Don’t blame me, blame my brain
I think I’m having a mental breakdown.
It took me a while to figure it out. At first, I attributed it to hazing. That seems to be going around. Quickly, however, I realized that my sorority hadn’t given me free breakfast in a while, so I probably wasn’t being hazed (Nothing f***s a kid up more than complimentary bagels). What else could possibly be wrong?
It was on the way to my class in the god-forsaken place they call Gross Chem that I finally realized what was wrong with me. I was late because it’s an evolution class and, being the backwards Southerner that I am, I would consider perfect attendance the equivalent of a satanic ritual. It was then that I walked through a flock of birds—pigeons or peacocks or turkeys or something (I’m bad at birds)—and noticed that some of the birds reacted differently to me than others did. Some flew away, some of the obviously stupid birds didn’t even seem to notice.
Then I realized something. Birds are conscious of things, and they react differently than other birds to the same situation! Birds have personalities! It was this extreme and unprompted over-analysis of birds that firstly, spurred a day-long spree of vegetarianism (In which I ate beef from Panda, which I refuse to believe counts as meat) and secondly, made me realize what had been causing all my problems: neuroscience.
No, I don’t mean chemicals in my brain or whatever that word actually means (if I had to define it, I’m fairly certain it’s German for “a whale’s vagina”). I’m currently in Duke’s introductory neuroscience course. I signed up for this course because I have been trying to get a Program II in Ninja Studies, and I figured that knowing the parts of the brain might aid me in the silent murder of my victims. But it has been mindf***ing me in ways I would have never dreamed possible.
For those of you who don’t know, we humans and most other organisms (most mammals, some invertebrates and all plants) have brains. And that thing is really super important. It runs on a system of pulleys and levers, and it basically governs anything and everything that you do.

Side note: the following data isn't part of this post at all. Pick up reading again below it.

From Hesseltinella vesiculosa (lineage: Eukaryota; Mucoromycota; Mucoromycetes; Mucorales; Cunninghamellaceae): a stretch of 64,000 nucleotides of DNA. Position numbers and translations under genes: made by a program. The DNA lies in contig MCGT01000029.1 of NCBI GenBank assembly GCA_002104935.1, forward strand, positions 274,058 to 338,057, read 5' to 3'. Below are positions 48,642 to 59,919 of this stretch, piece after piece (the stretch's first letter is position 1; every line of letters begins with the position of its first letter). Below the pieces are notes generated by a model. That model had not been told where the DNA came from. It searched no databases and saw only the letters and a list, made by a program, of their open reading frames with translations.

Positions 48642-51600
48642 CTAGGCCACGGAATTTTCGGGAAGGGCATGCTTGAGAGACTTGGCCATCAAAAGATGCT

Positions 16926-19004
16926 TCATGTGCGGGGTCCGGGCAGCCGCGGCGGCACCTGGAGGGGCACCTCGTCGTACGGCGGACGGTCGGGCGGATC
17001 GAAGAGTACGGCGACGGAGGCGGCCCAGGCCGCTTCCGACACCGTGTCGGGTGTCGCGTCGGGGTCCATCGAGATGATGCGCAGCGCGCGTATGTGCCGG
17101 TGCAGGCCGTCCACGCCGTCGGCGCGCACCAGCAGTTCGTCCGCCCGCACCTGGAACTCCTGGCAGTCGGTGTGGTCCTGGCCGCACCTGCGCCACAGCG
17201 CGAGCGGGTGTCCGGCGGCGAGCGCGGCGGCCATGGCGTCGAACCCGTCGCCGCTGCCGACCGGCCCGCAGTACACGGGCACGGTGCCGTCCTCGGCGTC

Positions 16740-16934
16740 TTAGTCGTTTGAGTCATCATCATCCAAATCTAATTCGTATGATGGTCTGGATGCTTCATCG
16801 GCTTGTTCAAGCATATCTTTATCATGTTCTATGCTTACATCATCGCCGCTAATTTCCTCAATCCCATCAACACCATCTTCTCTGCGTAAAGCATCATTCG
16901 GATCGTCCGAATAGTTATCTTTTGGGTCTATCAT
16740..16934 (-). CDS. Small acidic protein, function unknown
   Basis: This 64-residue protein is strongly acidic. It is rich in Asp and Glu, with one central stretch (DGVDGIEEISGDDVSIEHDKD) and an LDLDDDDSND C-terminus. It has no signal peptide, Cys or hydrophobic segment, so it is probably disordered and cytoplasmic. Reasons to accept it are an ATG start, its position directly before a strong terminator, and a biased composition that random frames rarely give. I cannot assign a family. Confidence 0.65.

It explains everything! If your brain is in charge, the same forces that created your brain probably created everybody else’s (said forces are likely power generated by Jesus riding a stationary bike. Again, I’m Southern). So maybe THAT’S why everyone on Duke’s campus wears the same stupid salmon-colored shorts. And why people think Pitbull is a musician. Or why I inevitably see only girls lined up at the LoYo truck (I took a picture one time. The flash went off. It was a glorious amount of awkward.)
But I don’t wear salmon pants. I think LoYo is meh, and Pitbull makes me want to claw out my eardrums with a backscratcher. What could be the source of my (for some reason super trendy) nonconformity? There is only one explanation: There is something wrong with my brain.
I quickly determined that the location of my brain damage is in my frontal lobe—where my personality is. More specifically, I seem to have damage in the areas that prevent obsessions with dinosaurs and “Star Wars,” and in the place that gives you control over the volume of your voice (people called me Megaphone Mouth when I was little. It was hurtful). I obviously have impulse control issues, judging from how lightly I take the societal pressure to wear pants and the number of times I’ve eaten chicken salad out of the vending machines in the Link (which may actually be contributing to my brain problems, come to think of it).
WAIT WAIT WAIT. If these actions are all coming from my brain, am I not in control of my behavior?! Some weird lump of grey s*** has more say over what I do than I do? AM I A LUMP OF GREY S---?! OH MY GOD OH MY GOD OH MY GOD.
You know what? No. I’ve gone past the “freak out” stage of grief and straight into “defiance.” Whether or not it’s just because I have chemical reactions within chemical reactions forcing my decisions (REACTIONCEPTION), I have some kind of autonomy over what I do. I don’t think people can be summed up in a series of reactions. And if they can, I think it’s about as likely that I’ll understand my own cognition as it is that a nematode would understand my orgo lab TA. Or hell, that anyone would understand my orgo lab TA. In fact, the fact that I might not have free will keeps things interesting. And if I don’t have free will, that can’t be all that bad. When I fail neuroscience because it freaks me out so much, I CAN BLAME MY BRAIN as if it’s a separate entity! I think I’m going to use that excuse from now on—as long as my brain lets me.
Lillie Reed is a Trinity sophomore. Her installation of the weekly Socialites column runs on alternate Wednesdays. Follow Lillie on Twitter @LillieReed